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Edinburgh zoo says giant panda may be pregnant

Xinhua | Updated: 2013-08-09 20:58

Edinburgh zoo says giant panda may be pregnant
Tian Tian the female giant panda sleeps in her enclosure in Edinburgh zoo, Scotland August 9, 2013. A giant panda at Edinburgh Zoo is showing signs of pregnancy and could give birth within weeks to what would be the first cub from the rare species born in Britain, officials said. [Photo/Agencies]

EDINBURGH - The female panda Tian Tian may be pregnant, the Royal Zoological Society of Scotland (RZSS) said on Friday.

A second hormone rise in progesterone levels was detected in Tian Tian on July 15th, and then confirmed on August 7th, which indicates she may be pregnant or experiencing a pseudo pregnancy, said the RZSS, the conservation charity that owns and manages Edinburgh Zoo. Tian Tian and male panda Yang Guang have been the Zoo residents since December 2011.

The sign means that in around 40 days to 55 days Tian Tian will either give birth to a cub or her false pregnancy will end. If there is a cub, it could be born between late August and early September, said the Edinburgh Zoo press release.

In addition, RZSS are also employing separate cutting edge acute protein analysis techniques, which has only been used in a few female pandas around the world and has been refined further by RZSS and is too early to be classed as definitive or be relied upon, it added.

However, results do seem to suggest the profile of a pregnant panda that will carry to full term, said the RZSS, adding that each week urine samples are flown over the water for special testing.

Since the artificial insemination in April, the Zoo's panda team has continued to monitor Tian Tian closely and at various stages over the last few months she has shown nesting behavior, however both pregnant pandas and pandas experiencing a false pregnancy will do this. An ultrasound did not prove possible as they are totally optional and Tian Tian chose not to participate, said the press release.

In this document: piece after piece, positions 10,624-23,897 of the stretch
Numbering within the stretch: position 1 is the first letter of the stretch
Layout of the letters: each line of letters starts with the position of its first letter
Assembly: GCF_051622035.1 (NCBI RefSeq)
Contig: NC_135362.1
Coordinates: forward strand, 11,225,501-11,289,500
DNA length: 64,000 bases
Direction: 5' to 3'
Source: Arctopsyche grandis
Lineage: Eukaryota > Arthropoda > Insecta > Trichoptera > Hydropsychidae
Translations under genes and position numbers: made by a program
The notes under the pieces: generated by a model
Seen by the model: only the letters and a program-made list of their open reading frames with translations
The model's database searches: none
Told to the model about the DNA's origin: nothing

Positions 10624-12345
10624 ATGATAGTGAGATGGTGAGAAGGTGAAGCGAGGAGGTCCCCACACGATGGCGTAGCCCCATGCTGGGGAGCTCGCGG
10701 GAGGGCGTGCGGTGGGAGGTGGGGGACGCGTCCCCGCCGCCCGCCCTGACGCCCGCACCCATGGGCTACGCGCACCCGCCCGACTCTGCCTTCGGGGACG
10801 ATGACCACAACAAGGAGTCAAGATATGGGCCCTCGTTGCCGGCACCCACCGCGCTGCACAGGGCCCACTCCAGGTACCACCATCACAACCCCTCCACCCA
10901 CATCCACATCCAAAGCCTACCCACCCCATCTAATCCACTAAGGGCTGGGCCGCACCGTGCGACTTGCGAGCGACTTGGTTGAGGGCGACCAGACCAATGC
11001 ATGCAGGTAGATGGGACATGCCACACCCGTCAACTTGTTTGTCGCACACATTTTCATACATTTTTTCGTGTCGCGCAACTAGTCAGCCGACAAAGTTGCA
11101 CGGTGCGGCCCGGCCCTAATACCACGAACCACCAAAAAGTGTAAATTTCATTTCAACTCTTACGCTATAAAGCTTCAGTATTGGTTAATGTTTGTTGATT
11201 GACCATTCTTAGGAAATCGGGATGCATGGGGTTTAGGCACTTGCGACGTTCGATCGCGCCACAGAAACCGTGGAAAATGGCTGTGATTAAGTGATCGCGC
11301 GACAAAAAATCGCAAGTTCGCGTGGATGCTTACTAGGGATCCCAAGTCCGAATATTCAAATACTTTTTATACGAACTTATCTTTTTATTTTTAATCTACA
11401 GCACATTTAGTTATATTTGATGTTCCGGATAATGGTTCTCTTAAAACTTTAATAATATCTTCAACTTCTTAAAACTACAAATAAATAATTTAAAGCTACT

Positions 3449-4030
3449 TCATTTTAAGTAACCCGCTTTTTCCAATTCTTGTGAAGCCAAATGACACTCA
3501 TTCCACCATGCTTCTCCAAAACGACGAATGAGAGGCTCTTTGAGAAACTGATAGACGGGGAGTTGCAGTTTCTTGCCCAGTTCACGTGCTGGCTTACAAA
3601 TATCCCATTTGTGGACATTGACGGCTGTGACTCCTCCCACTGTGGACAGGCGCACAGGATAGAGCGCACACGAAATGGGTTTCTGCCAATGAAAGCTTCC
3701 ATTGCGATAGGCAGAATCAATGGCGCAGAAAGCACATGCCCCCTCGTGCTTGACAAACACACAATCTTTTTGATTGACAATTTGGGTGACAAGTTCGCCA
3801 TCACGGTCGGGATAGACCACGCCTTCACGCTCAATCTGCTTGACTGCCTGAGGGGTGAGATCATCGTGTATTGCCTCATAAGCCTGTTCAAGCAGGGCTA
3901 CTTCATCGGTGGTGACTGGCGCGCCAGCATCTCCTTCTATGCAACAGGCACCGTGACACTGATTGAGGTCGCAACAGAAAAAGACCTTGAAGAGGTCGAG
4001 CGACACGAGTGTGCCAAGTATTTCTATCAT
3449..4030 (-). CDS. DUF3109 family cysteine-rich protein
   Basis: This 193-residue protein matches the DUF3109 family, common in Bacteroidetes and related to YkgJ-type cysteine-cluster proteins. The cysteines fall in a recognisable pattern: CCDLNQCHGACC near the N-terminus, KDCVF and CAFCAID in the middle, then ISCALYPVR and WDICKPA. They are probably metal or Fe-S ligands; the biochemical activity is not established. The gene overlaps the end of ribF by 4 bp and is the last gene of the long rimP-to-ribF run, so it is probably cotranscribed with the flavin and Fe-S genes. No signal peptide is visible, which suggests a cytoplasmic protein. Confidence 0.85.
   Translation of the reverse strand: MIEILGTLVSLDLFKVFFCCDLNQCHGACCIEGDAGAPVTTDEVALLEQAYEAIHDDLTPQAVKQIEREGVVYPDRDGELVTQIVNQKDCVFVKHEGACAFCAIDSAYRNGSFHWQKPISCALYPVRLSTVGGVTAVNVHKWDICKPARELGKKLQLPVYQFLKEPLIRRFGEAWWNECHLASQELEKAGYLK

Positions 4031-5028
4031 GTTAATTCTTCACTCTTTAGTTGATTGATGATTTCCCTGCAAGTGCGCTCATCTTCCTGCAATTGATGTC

Iain Valentine, Director of Giant Pandas for the Royal Zoological Society of Scotland, said "we cannot tell definitively at this stage if Tian Tian is pregnant or not, although we're seeing results that give us cause for encouragement. Tian Tian still may be experiencing a pseudo pregnancy, so it is important to remember that and there is still a need to just watch and wait whilst continuing to monitor her hormone levels."

Further hormone results will be available roughly by mid-August that will add to the picture, if Tian Tian is not pregnant specific hormone levels should drop back down to zero, he added.

Valentine hailed RZSS's efforts for being at the forefront of pioneering giant panda conservation science, noting that the results from the analysis of Tian Tian's hormones will retrospectively add to the collective worldwide scientific knowledge.

The panda team at Edinburgh Zoo is monitoring Tian Tian closely and the panda enclosure is open to visitors as normal.

Yang Guang and Tian Tian arrived at Edinburgh Zoo on December 4, 2011 from China for a 10-year exchange program, after which they will be returned to China. Any panda cubs born during that time will stay with the mother until the age of two before they are handed over to China.


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